A Model Friendship

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A Model Friendship

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Do you have a really good friend? If not, would you like to? Almost everyone wants to have a close friend, yet for some this goal seems unattainable. Many simply haven't been taught how to make and keep good friends. One of the most famous stories of friendship in the Bible is the one between King David and Jonathan. The account begins in 1 Samuel 18:1 1 Samuel 18:1And it came to pass, when he had made an end of speaking to Saul, that the soul of Jonathan was knit with the soul of David, and Jonathan loved him as his own soul.
American King James Version×
just after David had defeated Goliath. "Now it came about when he [David] had finished speaking to Saul, that the soul of Jonathan [Saul's son] was knit to the soul of David, and Jonathan loved him as himself" (New American Standard Bible throughout). While many are aware of David and Jonathan's friendship, few seem to have noticed the details about how this relationship began. Rather than a mere accident—the way many friendships seem to begin today—the friendship between David and Jonathan appears to have begun over respect for each other and shared values. This friendship was not a Brokeback Mountain kind of story portraying homosexual love, as some try to grossly misrepresent it. Instead, it is a story of two courageous young men who looked to God for guidance and help. Before their meeting in the court of Saul, both men had served courageously in the defense of their nation. Jonathan had led 1,000 Israelites in a successful attack against a Philistine garrison in Geba (1 Samuel 13:1-3 1 Samuel 13:1-3 [1] Saul reigned one year; and when he had reigned two years over Israel, [2] Saul chose him three thousand men of Israel; whereof two thousand were with Saul in Michmash and in mount Bethel, and a thousand were with Jonathan in Gibeah of Benjamin: and the rest of the people he sent every man to his tent. [3] And Jonathan smote the garrison of the Philistines that was in Geba, and the Philistines heard of it. And Saul blew the trumpet throughout all the land, saying, Let the Hebrews hear.
American King James Version×
) and later single-handedly attacked another garrison to lead the Israelites to a major military victory (1 Samuel 14). A key to Jonathan's success is found in what he said to his armor bearer: "Come and let us cross over to the garrison of these uncircumcised; perhaps the LORD will work for us, for the LORD is not restrained to save by many or by few" (1 Samuel 14:6 1 Samuel 14:6And Jonathan said to the young man that bore his armor, Come, and let us go over to the garrison of these uncircumcised: it may be that the LORD will work for us: for there is no restraint to the LORD to save by many or by few.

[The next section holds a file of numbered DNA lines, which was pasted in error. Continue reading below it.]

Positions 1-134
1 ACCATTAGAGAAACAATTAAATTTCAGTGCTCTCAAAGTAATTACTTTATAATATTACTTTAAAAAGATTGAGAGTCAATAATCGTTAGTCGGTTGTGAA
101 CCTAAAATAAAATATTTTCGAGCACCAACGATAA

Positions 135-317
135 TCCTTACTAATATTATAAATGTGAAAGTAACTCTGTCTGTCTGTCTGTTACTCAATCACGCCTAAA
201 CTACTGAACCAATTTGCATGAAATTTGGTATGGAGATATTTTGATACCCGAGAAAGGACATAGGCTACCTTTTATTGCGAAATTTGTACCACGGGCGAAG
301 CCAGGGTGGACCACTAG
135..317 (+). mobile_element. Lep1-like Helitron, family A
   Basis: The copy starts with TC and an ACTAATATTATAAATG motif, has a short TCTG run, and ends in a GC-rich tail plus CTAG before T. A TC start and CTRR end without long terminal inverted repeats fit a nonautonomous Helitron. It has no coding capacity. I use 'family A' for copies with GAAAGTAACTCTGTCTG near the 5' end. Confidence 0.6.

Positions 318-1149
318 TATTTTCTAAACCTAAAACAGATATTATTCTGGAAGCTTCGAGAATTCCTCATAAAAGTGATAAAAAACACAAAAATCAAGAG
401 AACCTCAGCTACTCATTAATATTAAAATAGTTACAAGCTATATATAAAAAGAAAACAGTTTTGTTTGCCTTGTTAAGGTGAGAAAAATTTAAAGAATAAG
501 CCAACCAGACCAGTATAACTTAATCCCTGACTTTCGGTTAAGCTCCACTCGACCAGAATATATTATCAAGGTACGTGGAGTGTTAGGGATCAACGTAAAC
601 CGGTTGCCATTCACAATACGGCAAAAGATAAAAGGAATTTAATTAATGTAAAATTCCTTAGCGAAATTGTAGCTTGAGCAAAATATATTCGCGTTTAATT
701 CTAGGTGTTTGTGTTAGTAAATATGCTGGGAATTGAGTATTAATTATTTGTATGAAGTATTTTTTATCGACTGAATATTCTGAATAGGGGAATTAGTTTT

American King James Version×
). And God did work for Jonathan and the Israelites. In the confusion that arose over Jonathan's assault on the garrison, God caused the Philistines to start fighting each other (verse 20). Unfortunately the war with the Philistines lasted throughout Saul's reign (1 Samuel 14:52 1 Samuel 14:52And there was sore war against the Philistines all the days of Saul: and when Saul saw any strong man, or any valiant man, he took him to him.
American King James Version×
), and in the course of time the Philistines brought in their giant warrior, Goliath, to intimidate the Israelites. No Israelite dared to go against Goliath one-on-one. No one, that was, until David learned of the challenge and offered to fight him. David's courage was based on his trust in God. Explaining his thinking to Saul, David said, "The LORD. will deliver me from the hand of this Philistine" (1 Samuel 17:37 1 Samuel 17:37David said moreover, The LORD that delivered me out of the paw of the lion, and out of the paw of the bear, he will deliver me out of the hand of this Philistine. And Saul said to David, Go, and the LORD be with you.
American King James Version×
). So when David appeared before King Saul in 1 Samuel 18, there were a number of good reasons for Jonathan to establish a friendship with the young man. Both had courageously fought the Philistines. Both were heroes. And most importantly, both had relied on God for help. The friendship between David and Jonathan was the kind where each was a good influence on the other. In this issue we examine how to make and keep good friendships. May we all choose our friends wisely, become better friends with the friends we have and grow in our friendship with God. VT

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